Learning To Be There, the First Step For Many in Addiction Recovery
Learning to simply be there and be there comfortably is an important skill, not only for those in recovery but for anyone who has experienced the effects of addiction. Without this critical skill, communication is difficult and addiction often has the upper hand.
Much of the negativity created by addiction results from an inability to simply be comfortable in one’s own skin. To escape these negative feelings, many addicts turn to drugs or relapse without warning. However, this skill isn’t for the addict alone.
Being there comfortably for a loved one allows you to be entirely present for another person—mentally, physically, and emotionally. When you’re there for someone, you are acting from a nonjudgmental position. You are putting forth your focus onto them to support them while they feel their feelings and express those feelings. If you approach somebody in a way that is free of judgment, and you talk to them from a place of purely wanting to help them, they are more likely to respond to that help. Whether that help is getting them treatment while they are in active addiction or emotional support during or post-treatment, your loved one is going to be more willing to open up to you if they feel emotionally safe and heard. Being there allows you to be present for somebody and leaving your resentments or judgments at the door. It is a tool that can open communication and allows for your advice and problem-solving to be more receptive by your loved one. If you apply this to a loved one who feels vulnerable, they will feel safer, seen, understood, and supported. This type of emotional support lends itself very useful when someone is struggling.
In addition to discomfort with simply being themselves, addicts tend to close themselves off emotionally, which can shut the door for open communication. This can be a huge issue because communication is so vital to getting and staying sober. When there’s a lack of communication in a relationship, whether that be with a spouse, friend, or family member, a huge strain can be put on that relationship, which can lead to a failure in opportunities to help them. The more you lend support to them in this way, the less likely they will be emotionally shut off when responding to your communication.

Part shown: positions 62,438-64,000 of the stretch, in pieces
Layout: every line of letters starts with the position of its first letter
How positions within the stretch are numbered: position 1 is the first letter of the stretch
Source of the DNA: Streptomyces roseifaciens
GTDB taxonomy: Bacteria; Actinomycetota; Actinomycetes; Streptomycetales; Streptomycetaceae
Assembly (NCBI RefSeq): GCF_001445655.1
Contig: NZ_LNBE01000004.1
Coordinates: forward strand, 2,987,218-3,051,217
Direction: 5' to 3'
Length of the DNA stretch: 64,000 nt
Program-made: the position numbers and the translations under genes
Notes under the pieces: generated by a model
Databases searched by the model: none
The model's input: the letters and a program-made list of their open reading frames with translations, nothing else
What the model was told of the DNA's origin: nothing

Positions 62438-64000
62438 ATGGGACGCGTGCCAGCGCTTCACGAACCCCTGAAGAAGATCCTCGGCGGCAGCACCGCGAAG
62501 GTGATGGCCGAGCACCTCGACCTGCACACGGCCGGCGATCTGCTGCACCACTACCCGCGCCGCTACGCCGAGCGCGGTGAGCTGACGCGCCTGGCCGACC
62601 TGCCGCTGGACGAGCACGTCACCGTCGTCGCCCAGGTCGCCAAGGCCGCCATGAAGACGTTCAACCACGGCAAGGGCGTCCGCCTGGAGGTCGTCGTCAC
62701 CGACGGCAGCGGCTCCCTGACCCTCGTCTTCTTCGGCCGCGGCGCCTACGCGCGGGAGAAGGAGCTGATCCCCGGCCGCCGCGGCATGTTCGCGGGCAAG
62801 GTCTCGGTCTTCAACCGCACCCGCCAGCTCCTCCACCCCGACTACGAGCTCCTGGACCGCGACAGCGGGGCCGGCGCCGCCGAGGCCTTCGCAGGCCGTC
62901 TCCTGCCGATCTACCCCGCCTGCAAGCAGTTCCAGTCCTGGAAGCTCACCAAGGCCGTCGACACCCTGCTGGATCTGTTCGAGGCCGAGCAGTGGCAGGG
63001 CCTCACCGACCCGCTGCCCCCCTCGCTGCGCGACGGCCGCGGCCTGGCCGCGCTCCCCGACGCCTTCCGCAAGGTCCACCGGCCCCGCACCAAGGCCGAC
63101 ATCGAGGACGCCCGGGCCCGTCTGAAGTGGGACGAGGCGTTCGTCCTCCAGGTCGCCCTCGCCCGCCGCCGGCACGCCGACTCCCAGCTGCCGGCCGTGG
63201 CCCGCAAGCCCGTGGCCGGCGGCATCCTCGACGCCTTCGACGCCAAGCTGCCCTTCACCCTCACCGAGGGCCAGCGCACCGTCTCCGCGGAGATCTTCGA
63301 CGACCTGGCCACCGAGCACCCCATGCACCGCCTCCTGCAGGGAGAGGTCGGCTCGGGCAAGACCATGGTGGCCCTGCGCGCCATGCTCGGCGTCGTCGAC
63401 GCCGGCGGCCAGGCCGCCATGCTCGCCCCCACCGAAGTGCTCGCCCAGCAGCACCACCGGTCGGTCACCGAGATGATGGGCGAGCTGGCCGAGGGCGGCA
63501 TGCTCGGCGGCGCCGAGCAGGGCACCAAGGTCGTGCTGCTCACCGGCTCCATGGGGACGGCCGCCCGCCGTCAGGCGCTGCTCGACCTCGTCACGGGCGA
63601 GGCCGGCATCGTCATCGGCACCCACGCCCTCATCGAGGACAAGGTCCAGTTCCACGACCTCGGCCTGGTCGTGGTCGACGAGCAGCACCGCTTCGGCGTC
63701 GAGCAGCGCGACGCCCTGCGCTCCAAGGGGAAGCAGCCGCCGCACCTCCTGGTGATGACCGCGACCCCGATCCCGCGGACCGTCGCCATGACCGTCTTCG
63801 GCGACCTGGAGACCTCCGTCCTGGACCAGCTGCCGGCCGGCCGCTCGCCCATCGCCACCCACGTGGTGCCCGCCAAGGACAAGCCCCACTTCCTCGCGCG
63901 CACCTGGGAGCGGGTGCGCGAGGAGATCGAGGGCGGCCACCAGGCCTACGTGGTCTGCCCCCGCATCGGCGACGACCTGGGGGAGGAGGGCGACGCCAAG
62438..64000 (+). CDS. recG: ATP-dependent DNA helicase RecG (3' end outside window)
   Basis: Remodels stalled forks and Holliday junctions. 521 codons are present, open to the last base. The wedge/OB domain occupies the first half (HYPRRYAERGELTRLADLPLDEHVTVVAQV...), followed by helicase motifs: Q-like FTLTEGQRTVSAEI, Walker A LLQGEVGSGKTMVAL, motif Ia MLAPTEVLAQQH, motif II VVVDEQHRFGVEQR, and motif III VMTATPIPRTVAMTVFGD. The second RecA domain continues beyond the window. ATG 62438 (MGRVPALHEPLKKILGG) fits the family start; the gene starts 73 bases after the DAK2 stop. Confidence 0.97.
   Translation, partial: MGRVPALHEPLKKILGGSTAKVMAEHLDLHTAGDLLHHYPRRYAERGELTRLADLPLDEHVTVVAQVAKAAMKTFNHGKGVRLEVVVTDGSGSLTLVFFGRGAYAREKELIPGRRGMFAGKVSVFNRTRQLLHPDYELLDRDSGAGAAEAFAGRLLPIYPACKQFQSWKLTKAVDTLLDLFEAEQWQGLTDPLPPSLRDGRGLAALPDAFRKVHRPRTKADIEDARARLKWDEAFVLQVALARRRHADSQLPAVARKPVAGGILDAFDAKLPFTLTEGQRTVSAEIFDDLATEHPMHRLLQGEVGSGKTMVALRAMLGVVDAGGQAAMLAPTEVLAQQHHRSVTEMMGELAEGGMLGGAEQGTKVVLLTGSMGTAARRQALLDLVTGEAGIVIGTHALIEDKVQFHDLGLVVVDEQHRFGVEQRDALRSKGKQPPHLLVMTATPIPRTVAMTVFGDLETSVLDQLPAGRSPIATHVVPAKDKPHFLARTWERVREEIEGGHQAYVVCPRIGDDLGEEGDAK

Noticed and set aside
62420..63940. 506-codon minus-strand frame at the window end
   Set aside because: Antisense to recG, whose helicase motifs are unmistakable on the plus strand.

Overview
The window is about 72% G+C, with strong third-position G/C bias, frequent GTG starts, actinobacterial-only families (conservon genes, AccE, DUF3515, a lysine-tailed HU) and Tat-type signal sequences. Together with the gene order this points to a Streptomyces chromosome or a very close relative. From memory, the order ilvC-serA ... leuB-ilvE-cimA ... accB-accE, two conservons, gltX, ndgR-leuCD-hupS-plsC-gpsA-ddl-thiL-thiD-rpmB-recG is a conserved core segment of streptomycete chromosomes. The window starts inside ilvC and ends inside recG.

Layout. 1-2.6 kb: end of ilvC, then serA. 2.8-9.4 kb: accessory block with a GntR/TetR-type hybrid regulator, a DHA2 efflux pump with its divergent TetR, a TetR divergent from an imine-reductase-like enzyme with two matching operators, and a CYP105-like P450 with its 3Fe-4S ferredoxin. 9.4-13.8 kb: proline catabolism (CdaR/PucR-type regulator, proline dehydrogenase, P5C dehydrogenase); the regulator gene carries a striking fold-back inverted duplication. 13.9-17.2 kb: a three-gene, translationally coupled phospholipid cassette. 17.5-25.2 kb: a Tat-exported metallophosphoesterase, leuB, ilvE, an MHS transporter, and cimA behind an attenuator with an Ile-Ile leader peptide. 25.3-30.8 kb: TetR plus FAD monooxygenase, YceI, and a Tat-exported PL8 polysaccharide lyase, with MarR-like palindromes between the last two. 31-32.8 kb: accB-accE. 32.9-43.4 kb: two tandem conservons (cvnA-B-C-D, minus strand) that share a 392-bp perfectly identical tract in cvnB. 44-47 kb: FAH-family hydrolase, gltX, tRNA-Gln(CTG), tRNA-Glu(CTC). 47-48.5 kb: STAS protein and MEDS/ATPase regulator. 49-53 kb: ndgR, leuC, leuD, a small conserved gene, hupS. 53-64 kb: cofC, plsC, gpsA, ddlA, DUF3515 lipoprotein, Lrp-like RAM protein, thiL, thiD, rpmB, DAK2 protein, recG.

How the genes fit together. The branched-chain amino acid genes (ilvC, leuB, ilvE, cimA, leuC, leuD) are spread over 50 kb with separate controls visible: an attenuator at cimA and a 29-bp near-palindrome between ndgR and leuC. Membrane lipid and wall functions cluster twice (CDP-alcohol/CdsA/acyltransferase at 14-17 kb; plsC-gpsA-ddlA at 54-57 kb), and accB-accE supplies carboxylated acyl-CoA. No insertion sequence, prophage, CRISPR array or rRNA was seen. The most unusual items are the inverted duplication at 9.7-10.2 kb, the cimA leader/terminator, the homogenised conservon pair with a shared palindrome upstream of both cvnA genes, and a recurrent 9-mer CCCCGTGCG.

One way to improve communication and have an effective conversation is by practicing really listening. When your loved one speaks to you, keep your attention focused on them and what they are saying. Make it a point to wholeheartedly listen to them and give them your undivided attention. Break down what they are telling you and try to relate to it. Remember to leave your own issues aside and always be present. Try to keep the conversation revolving around them and the topic at hand. Avoid injecting your opinions while they are speaking. Respect their communication and remind yourself that this is about them. Do not let yourself get sidetracked. If they happen to get sidetracked, gently shift the attention back to them and the topic at hand.
Being comfortable may be a challenge when strong emotions come up. Both you or your loved one may experience a lot of different emotions and want to express those emotions, and that is normal in recovery. Whether they are expressing frustrations and anger regarding a smaller issue, they ran into, or they are in a crying fit about a bigger problem, just simply be there and calmly listen and acknowledge how they feel. Reassure them that they are going to be okay and that you are there for them. Be a compassionate and loving influence during their time of need, and remember that sometimes a simple acknowledgment of the addict's struggle can go a long way.
By Danielle P.-Narconon Suncoast Graduate